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-   -   tongue and groove plank instead of sheetrock wall covering? (http://www.diychatroom.com/f2/tongue-groove-plank-instead-sheetrock-wall-covering-166095/)

gwilkrrs 12-10-2012 06:58 AM

tongue and groove plank instead of sheetrock wall covering?
 
i plan on installing all wood tongue and groove planks instead of sheetrock on my walls and cielings of my addition. my question is since i will be running the walls vertical i need something as a backer- should i use 3/8" sheetrock or plywood for this? i was even thinking about 1/4" masonite but it will be too flimsy and expensive i think...... thoughts?

rossfingal 12-10-2012 07:04 AM

Use 1/2 inch plywood - better nailing -
unless you're going to add "nailers" between the studs.
Even with "nailers" (blocking) - I would add 3/8 inch D-wall.
Don't use masonite.

"RF"

gwilkrrs 12-10-2012 07:07 AM

sorry should have stated before- no nailers between studs-
i guessded masonite would be a loser.
you figure 1/2 in stead of 3/8? i wonder about the windows and doors all needing jamb extensions then since that will be a thick wall.....

joecaption 12-10-2012 07:07 AM

No less then 1/2" sheetrock.
The other materials would be useless, just to thin or flimsy.
Still going to need at least one coat of tape and compound so there's no air leaks.

gwilkrrs 12-10-2012 07:11 AM

good call on the tape- i had thought the t-g would lock out the air but......

rossfingal 12-10-2012 07:24 AM

We've had success with adding blocking and 3/8 D-wall (glued) and screwed
to the studs/blocking.
1/2 inch - better!
At least one coat of tape on the joints.
T&G will not block the air out.
If you're going to install blocking - you can use 1 X 4 - turned flat side to the interior -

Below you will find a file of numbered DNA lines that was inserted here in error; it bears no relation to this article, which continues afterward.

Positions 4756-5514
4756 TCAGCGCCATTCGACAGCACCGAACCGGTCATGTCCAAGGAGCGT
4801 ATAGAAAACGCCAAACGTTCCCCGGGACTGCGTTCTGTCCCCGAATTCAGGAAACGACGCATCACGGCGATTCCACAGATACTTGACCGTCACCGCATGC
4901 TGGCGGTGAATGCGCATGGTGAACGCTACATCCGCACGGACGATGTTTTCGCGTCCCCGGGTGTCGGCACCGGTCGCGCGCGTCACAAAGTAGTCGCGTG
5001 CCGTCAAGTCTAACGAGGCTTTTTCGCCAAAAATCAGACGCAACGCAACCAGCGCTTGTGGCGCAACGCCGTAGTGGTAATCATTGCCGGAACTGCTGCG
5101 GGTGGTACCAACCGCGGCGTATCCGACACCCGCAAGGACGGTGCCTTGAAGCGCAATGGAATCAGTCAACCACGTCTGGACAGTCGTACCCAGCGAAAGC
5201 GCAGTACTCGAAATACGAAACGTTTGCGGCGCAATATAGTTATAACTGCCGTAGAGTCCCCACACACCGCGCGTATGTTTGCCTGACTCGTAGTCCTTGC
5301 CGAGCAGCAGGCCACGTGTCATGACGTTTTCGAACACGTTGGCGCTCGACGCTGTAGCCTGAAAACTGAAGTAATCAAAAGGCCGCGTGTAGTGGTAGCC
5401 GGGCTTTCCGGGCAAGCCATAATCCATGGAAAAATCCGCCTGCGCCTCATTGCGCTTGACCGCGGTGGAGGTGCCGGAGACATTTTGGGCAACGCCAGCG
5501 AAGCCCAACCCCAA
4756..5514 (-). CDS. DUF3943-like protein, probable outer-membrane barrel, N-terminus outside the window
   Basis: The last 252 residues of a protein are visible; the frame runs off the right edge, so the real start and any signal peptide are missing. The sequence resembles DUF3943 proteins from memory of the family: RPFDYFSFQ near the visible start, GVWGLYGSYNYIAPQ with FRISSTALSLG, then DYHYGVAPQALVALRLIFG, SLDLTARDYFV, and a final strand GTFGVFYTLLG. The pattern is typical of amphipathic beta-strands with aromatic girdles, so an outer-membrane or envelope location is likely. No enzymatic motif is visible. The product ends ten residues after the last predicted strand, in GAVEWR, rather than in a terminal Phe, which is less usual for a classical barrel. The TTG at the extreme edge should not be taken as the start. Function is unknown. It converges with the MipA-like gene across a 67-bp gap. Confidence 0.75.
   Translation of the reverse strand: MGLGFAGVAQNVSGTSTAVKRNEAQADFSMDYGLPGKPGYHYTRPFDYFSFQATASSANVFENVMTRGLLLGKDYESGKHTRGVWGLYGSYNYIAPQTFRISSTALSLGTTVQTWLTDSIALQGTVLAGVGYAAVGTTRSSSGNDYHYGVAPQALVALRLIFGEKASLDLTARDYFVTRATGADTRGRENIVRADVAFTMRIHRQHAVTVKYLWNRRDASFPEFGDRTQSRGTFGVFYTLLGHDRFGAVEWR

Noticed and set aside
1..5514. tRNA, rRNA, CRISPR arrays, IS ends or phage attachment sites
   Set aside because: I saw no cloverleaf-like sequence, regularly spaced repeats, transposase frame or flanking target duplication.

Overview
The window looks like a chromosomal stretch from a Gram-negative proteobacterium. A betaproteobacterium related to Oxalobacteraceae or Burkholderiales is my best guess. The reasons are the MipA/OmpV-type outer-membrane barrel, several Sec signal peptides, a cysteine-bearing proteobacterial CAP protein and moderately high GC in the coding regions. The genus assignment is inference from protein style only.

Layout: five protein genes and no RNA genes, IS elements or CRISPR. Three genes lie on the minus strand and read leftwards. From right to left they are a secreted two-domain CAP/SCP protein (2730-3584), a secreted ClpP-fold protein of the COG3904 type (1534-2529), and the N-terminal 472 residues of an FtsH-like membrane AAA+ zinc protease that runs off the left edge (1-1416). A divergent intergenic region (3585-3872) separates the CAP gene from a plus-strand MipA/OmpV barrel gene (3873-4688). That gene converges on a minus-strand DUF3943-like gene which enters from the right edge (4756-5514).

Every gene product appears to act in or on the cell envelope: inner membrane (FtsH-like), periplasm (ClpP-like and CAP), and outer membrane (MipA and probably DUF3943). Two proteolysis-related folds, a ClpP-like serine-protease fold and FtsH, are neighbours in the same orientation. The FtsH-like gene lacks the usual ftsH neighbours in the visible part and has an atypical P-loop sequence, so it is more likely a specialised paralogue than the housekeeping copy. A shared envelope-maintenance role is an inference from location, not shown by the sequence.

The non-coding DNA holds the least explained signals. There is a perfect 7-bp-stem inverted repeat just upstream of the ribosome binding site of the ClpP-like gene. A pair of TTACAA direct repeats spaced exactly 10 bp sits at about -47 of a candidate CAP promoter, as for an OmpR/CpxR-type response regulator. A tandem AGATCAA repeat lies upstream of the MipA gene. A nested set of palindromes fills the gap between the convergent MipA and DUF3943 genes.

inside face of the studs.
More room for insulation.

"RF"

joecaption 12-10-2012 07:25 AM

They sell T X G as thin as 3/8 for walls and ceilings.
I use 1/2" to cut down on the spliting.
To fasten I've been using a narrow crown pneumatic staple gun.
The tip fits right on the radis of the tongue.
Good point about using plywood, I would use T X G plywood.
I'm just used to having to cover walls that have already been sheetrocked.
My bad.
Jamb extentions are really easy to make so do not let that scare you.

md2lgyk 12-10-2012 07:42 AM

I would also use glue. I have a hard time believing drywall would hold the staples very well.

I also suggest you consider leaving the ceiling or one wall with the drywall showing. I have a log house and can tell you that too much wood can be overpowering. We drywalled all the interior walls (the few we have) for that reason.

joecaption 12-10-2012 07:49 AM

I've been using this.
http://www.loctiteproducts.com/p/12/...-Cartridge.htm

Best part it's water clean up, no off gasing, no having to apply push the pieces together, pull them apart, wait, then reapply like some adhesives.

rossfingal 12-10-2012 07:53 AM

Depending on whether you're going to use plywood or D-wall -
the length of the fasteners, presupposes that: they are long enough to
penetrate (adequately) into the blocking/framing/substrate.

rossfingal 12-10-2012 08:12 AM

Also - whatever type of T&G you're going to use - 3/8, 3/4....
Get it into the place where it's going to be used - a week or 2 before the install -
After any D-wall taping has occurred!
Acclimation!

hand drive 12-10-2012 09:00 AM

Also, let the electrician know what you are using so the boxes and switches will be set out far enough, otherwise fire rings will be in order...

ddawg16 12-10-2012 10:16 AM

I would be inclined to want to use Type X drywall for fire protection....especially on the ceiling.....

gwilkrrs 12-10-2012 11:27 AM

thanks for all the suggestions! now for some research.....

jagans 12-10-2012 05:45 PM

Furring strips
 
Insulate between studs, staple plastic vapor barrier to studs, run 1 x 2 pine strips horizontally 16 inches on center as nailers for T&G. Buy windows and doors with jambs extended. You cant nail into sheetrock. I guess Plywood would work, but expensive. You definately want a pneumatic finish nailer or stapler that takes a 1.25 inch staple for this job.


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